4 cups oats (substitute other grains, like oat bran or quinoa)
1/4 cup each of your favorite nuts, roughly chopped (I use almonds, walnuts and pecans)
1/2 cup shredded unsweetened coconut
2 teaspoons cinnamon
1/2 teaspoon salt
2 tablespoons chopped crystallized ginger
1/4 cup each of dried fruit (figs, raisins, cranberries, apples, cherries — or a combination)
1/2 cup coconut oil
1/4 cup molasses (optional)
1/3 cup maple syrup (substitute agave or honey)
2 tablespoons brown sugar
1 teaspoon vanilla
1. Combine oats, nuts, coconut, 1 teaspoon of the cinnamon, salt, ginger and dried fruit in a large bowl.
2. On medium-low heat, combine coconut oil, molasses, maple syrup, brown sugar, vanilla and 1 teaspoon cinnamon in a saucepan. Stir until sugar dissolves. Pour sauce over dry ingredients and combine.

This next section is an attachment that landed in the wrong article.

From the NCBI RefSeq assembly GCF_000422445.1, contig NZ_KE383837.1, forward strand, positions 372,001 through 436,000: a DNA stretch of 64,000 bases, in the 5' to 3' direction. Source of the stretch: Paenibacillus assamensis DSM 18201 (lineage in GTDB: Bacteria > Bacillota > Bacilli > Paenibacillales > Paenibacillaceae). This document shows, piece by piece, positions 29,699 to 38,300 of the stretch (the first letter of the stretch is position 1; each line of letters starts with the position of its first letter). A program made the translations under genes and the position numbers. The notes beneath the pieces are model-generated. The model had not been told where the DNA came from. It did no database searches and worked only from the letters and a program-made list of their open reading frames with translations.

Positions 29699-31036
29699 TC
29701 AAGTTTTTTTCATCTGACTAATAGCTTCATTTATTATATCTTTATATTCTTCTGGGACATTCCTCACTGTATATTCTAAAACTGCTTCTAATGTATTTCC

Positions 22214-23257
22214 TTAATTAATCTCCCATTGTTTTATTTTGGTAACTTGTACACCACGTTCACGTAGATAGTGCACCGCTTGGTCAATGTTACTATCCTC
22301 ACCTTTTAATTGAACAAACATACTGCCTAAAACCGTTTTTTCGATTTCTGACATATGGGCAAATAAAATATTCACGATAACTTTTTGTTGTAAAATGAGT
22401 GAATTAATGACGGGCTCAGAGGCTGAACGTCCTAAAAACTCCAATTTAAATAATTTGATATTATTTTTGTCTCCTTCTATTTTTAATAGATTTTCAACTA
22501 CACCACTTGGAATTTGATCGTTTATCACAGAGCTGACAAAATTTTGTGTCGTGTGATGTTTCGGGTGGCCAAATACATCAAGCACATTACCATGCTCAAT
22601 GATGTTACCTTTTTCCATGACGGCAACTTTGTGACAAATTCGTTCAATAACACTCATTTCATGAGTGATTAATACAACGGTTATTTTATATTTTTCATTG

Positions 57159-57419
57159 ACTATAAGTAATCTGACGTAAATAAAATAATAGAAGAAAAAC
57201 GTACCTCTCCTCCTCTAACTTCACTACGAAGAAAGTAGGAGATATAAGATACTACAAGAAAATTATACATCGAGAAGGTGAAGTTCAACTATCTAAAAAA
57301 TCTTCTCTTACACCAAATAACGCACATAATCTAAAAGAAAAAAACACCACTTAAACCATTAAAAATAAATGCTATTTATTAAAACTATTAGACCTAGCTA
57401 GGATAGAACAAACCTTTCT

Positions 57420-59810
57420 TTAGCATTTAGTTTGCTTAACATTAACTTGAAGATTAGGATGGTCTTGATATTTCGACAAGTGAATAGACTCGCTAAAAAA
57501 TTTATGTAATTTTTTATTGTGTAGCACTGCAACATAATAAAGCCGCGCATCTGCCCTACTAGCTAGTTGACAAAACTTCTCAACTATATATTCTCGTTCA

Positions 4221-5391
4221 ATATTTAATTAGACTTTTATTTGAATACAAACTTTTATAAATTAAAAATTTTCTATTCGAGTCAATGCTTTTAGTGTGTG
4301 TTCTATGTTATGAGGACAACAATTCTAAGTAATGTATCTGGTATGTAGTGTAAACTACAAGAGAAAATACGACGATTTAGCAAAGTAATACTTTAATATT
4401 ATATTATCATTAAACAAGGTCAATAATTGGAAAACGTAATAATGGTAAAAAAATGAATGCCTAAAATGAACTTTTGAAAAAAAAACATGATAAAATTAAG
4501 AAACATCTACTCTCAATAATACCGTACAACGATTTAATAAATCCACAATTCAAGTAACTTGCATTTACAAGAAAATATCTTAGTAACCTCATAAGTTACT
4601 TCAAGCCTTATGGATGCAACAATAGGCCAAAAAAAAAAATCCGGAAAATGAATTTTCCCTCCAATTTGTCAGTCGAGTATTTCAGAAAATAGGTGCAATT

3. Lay out granola on parchment-lined baking sheet and bake at 275 F for 20 minutes; turn the pan; bake 20 to 30 minutes more until golden brown.
Again, feel free to personalize! Don’t like granola too sweet? Scratch the maple syrup and sugar. Wild for luscious clusters? Don’t stir while baking. And if you still need more ginger: Add 1/4 teaspoon ground ginger to the dry ingredients or shave fresh ginger into the saucepan mixture.
Main photo: Create a ginger tea with tumeric, cayenne pepper, lemon, cinnamon and honey to keep colds away. Credit: Copyright 2016 Rose Winer
Having been married for more than two decades, I realize many factors contribute to the longevity of my marriage. Perhaps the most important is how my husband and I blend.
People often ask how we’ve done it, as if there is a secret. But there really is no secret. Just like the pairing of raspberry and chocolate, my husband and I are together despite our differences. We know how to compromise and work together, which we actually do most of the time.